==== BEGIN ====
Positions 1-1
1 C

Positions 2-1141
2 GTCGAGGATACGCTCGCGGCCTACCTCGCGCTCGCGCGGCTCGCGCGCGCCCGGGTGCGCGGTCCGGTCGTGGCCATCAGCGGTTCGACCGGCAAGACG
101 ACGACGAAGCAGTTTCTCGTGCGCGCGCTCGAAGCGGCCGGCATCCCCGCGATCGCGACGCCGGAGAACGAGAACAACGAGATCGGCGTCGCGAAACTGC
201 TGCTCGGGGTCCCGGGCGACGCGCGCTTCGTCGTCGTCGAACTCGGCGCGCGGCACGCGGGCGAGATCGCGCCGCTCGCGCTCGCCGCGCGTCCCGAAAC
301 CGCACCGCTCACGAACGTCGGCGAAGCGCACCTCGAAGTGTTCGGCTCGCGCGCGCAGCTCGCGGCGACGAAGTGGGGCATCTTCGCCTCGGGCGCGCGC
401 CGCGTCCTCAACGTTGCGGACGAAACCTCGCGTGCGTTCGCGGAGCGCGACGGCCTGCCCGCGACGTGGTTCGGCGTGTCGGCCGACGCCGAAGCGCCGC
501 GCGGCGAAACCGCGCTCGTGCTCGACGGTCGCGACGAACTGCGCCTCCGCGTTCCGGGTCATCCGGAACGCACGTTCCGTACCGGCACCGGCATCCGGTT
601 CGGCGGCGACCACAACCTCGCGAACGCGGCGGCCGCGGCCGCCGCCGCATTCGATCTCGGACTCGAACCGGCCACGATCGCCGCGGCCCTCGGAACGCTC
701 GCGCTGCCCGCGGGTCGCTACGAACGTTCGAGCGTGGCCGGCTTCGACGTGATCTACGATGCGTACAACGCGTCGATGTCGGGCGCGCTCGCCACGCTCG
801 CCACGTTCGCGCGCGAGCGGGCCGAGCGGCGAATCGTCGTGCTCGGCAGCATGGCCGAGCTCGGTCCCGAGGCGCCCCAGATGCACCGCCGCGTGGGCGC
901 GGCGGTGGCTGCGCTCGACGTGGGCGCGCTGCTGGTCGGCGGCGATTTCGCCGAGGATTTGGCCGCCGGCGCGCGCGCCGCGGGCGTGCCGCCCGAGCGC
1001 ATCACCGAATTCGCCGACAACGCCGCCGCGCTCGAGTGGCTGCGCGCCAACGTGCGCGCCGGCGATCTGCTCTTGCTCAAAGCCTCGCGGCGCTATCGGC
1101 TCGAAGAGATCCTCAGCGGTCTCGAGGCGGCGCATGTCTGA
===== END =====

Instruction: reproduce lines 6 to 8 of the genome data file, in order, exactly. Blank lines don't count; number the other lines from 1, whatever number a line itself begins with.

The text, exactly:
201 TGCTCGGGGTCCCGGGCGACGCGCGCTTCGTCGTCGTCGAACTCGGCGCGCGGCACGCGGGCGAGATCGCGCCGCTCGCGCTCGCCGCGCGTCCCGAAAC
301 CGCACCGCTCACGAACGTCGGCGAAGCGCACCTCGAAGTGTTCGGCTCGCGCGCGCAGCTCGCGGCGACGAAGTGGGGCATCTTCGCCTCGGGCGCGCGC
401 CGCGTCCTCAACGTTGCGGACGAAACCTCGCGTGCGTTCGCGGAGCGCGACGGCCTGCCCGCGACGTGGTTCGGCGTGTCGGCCGACGCCGAAGCGCCGC